Gold and silver spot values ended the first day of the week posting mixed results, but really didn't move too far from where they opened on Monday. As of the writing of this post early Tuesday AM, both gold and silver are being seen appreciating a bit, but are really not doing much moving at all. With the Thanksgiving Holiday set to take place on Thursday in the United States, it should come as no surprise that this will be a slow, short week of trading.
With that said, however, there will be a number of global cues for the market to pay attention to. Whether these cues have any real impact on the precious metals market remains to be seen. Perhaps the biggest event of the week will come on Thursday in the form of OPEC latest meeting. With the value of crude oil still hovering near a 3-year low, it is thought that OPEC needs to do something in order to rectify recent losses. If nothing is done, there is a threat that the price of crude oil could decline even further.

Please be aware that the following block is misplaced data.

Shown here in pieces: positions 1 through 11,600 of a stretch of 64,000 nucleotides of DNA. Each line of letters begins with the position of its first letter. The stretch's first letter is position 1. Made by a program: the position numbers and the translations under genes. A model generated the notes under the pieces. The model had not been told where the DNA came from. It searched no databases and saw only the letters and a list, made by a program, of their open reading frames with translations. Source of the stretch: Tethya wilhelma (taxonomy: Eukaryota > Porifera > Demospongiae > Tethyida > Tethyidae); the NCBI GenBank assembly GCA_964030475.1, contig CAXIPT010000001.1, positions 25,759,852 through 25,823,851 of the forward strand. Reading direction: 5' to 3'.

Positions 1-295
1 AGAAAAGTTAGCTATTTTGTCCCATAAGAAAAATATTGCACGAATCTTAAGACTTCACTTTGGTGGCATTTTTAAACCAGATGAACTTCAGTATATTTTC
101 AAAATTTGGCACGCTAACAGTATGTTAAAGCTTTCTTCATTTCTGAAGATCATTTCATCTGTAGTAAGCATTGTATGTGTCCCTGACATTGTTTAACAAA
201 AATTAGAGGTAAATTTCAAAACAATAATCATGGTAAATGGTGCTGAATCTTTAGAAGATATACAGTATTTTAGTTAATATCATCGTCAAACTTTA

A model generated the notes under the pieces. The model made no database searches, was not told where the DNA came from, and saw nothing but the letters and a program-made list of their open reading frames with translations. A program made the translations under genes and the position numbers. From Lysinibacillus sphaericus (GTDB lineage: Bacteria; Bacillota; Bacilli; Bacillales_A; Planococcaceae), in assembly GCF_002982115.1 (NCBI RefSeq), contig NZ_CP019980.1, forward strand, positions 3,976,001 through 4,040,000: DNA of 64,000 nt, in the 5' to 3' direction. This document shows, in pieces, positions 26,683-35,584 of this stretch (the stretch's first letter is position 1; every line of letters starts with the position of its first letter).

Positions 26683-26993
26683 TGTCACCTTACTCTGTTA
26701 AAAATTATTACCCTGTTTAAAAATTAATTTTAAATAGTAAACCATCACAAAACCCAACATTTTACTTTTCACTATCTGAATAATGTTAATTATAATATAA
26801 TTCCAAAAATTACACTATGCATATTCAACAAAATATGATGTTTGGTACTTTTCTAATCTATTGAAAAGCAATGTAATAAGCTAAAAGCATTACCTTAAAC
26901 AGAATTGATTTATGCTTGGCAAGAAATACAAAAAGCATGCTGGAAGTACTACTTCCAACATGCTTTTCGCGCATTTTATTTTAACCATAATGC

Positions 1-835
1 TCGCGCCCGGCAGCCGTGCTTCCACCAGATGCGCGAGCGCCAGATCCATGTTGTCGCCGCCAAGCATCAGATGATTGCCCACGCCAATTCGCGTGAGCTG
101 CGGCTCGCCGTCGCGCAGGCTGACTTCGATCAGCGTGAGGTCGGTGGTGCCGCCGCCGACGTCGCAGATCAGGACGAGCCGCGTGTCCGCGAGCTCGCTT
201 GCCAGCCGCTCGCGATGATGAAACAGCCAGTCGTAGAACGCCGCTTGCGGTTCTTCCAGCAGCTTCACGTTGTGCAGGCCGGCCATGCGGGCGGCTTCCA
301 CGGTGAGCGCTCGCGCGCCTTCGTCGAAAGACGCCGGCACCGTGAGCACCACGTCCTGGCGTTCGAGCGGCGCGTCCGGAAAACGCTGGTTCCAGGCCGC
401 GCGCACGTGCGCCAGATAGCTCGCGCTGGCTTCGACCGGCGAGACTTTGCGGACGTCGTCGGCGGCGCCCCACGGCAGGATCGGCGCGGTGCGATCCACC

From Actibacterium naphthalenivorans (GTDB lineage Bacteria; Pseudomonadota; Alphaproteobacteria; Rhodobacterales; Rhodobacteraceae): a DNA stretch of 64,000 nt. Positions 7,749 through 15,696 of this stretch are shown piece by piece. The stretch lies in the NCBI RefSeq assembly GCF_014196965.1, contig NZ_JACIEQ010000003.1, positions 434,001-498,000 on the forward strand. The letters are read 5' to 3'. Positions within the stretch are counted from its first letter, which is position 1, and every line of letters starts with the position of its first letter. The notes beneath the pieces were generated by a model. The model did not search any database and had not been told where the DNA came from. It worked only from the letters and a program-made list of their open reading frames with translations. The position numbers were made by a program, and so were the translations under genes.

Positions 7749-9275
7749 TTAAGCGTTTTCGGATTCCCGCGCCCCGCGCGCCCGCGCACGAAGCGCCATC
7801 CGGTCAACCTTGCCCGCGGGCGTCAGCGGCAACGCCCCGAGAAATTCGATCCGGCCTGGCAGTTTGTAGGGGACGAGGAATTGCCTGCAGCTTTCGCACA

OECD Claims Europe's Struggles Behind Lagging Global Economy
The OECD, a major economic organization, released a statement earlier today claiming that the slow growth rate of European economies is currently putting a damper on overall global economic growth. In order to fix this, the OECD says, European governments are urged to increase their spending dramatically. With the last 12 months bringing about nothing more than slow, slow economic growth in Europe, the OECD went on to say that the EU stands the chance of remaining in their current state of stagnation if nothing is done to fix the bloc's ailing economies.
With Mario Draghi, ECB president, recently making comments regarding the possible implementation of quantitative easing measures, more government spending may be exactly what Europe sees in the coming days and weeks. The next European Central Bank meeting is just around the corner and, at this point, many people are anticipating that some sort of shift in policy will come as a result.
To be fair, the marketplace isn't very concerned with things that aren't Europe and Asia's economic struggles at present. Though there is no guaranteeing that policy shifts will come as a result of the upcoming European Central Bank meeting, the market seems to be convinced that that is exactly what will happen in the coming days and weeks.